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Supreme Court Ruling Rejects Narrow Construction in Overtime Exemption Cases

Interpreting overtime exmptions can be tricky. While the April 2nd, 2018, Supreme Court ruling may only apply to a very small segment of workers and probably only affects a single wage and hour lawsuit currently, this departure from the longstanding approach at interpreting overtime exemption will likely have broader implications and affect more workers in the future.

As a rule, since the 1940s the courts have applied narrow construction when interpreting overtime exemption. This week marks a turning point in the court’s approach. Narrow construction is the approach in which the courts construe FLSA overtime exemptions narrowly. This approach had the benefit to the employee in mind.

The Court Case

In summary, in the case of Encino Motorcars, LLC v. Navarro, five service advisor employees sued their employer. The service advisors believed that their employer didn’t compensate them properly for overtime, which meant that their employer was underpaying them for their work. According to their knowledge of FLSA policies, they didn’t earn overtime for any hours in excess of 40 hours in the workweek.

However, the employer combated this and said that the service advisors were the same as “any salesman or mechanic primarily engaged in selling or servicing automobiles”. In that case, the employees were not entitled to any overtime.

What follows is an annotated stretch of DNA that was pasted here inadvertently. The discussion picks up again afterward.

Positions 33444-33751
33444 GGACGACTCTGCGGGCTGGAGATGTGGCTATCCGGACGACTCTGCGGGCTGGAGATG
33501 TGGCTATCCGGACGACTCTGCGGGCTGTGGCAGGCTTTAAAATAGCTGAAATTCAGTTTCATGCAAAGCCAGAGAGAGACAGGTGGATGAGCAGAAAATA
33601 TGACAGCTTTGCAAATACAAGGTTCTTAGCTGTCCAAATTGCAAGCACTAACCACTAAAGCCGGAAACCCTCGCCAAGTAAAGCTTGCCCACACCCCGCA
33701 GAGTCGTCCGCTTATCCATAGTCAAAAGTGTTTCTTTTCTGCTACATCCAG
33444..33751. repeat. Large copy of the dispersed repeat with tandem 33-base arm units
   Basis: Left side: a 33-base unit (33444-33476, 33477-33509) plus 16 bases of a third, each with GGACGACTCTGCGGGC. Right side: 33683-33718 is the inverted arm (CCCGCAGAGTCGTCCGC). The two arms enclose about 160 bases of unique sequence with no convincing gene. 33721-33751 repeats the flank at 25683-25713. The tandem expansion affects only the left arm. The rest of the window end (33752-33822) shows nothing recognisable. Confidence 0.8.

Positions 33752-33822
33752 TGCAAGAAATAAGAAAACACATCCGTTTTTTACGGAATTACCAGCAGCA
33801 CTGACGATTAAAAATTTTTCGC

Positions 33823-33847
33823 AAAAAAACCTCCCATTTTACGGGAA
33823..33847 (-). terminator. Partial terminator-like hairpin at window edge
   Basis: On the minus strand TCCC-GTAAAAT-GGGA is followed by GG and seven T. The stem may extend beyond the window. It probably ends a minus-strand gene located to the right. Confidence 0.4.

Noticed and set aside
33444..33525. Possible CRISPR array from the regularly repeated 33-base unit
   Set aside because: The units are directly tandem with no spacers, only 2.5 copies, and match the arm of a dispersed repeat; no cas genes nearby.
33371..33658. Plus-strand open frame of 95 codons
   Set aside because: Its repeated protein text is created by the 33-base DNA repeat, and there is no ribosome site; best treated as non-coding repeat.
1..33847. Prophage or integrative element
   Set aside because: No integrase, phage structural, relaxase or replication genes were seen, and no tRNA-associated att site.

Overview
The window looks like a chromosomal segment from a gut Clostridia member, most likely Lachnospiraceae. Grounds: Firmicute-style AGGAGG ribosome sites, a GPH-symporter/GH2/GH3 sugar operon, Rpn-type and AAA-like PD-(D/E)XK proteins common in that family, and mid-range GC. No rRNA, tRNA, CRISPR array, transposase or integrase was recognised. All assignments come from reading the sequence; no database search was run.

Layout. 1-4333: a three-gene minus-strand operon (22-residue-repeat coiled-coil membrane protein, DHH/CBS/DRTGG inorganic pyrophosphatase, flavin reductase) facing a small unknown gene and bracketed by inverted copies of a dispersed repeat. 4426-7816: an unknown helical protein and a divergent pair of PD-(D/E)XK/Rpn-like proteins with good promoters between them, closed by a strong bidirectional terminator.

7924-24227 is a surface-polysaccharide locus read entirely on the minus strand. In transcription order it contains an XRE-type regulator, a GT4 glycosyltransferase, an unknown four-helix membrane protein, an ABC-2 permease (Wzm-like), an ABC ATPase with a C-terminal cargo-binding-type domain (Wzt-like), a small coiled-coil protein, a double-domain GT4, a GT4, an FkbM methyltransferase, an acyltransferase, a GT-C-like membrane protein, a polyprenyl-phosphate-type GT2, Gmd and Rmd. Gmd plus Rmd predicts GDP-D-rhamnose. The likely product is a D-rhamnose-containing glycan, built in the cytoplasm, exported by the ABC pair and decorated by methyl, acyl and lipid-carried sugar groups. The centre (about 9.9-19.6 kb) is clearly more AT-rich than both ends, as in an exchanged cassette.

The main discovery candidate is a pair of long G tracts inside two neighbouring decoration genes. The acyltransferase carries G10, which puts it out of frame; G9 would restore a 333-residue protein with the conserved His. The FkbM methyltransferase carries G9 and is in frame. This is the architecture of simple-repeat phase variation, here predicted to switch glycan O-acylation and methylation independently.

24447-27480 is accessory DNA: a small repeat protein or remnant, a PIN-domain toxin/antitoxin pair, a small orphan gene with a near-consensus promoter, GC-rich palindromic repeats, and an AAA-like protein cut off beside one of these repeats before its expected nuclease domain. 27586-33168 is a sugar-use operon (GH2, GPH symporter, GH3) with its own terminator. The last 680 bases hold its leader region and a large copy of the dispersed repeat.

What Happened With the FLSA’s Narrow Construction Rule?

On Monday, Justice Clarence Thomas said, “We reject [the narrow construction] principle as a useful guidepost for interpreting the FLSA. Because the FLSA gives no textual indication that its exemptions should be construed narrowly, there is no reason to give them anything other than a fair (rather than a ‘narrow’) interpretation.”

In the Encino Motorcars, LLC v. Navarro et al. case the Supreme Court reversed the 9th Circuit Court of Appeal’s ruling, which granted overtime to car service advisers. These employees were salespeople selling a service. Ultimately, they should not be entitled to overtime, says the Supreme Court this week.

Since this ruling, employees at the Mercedes Benz dealership will not be going through with their overtime lawsuit.

Want to Learn More?

For more information on the background and details of the ruling on narrow construction, read the write-up by Paul DeCamp on Epstein Becker Green.


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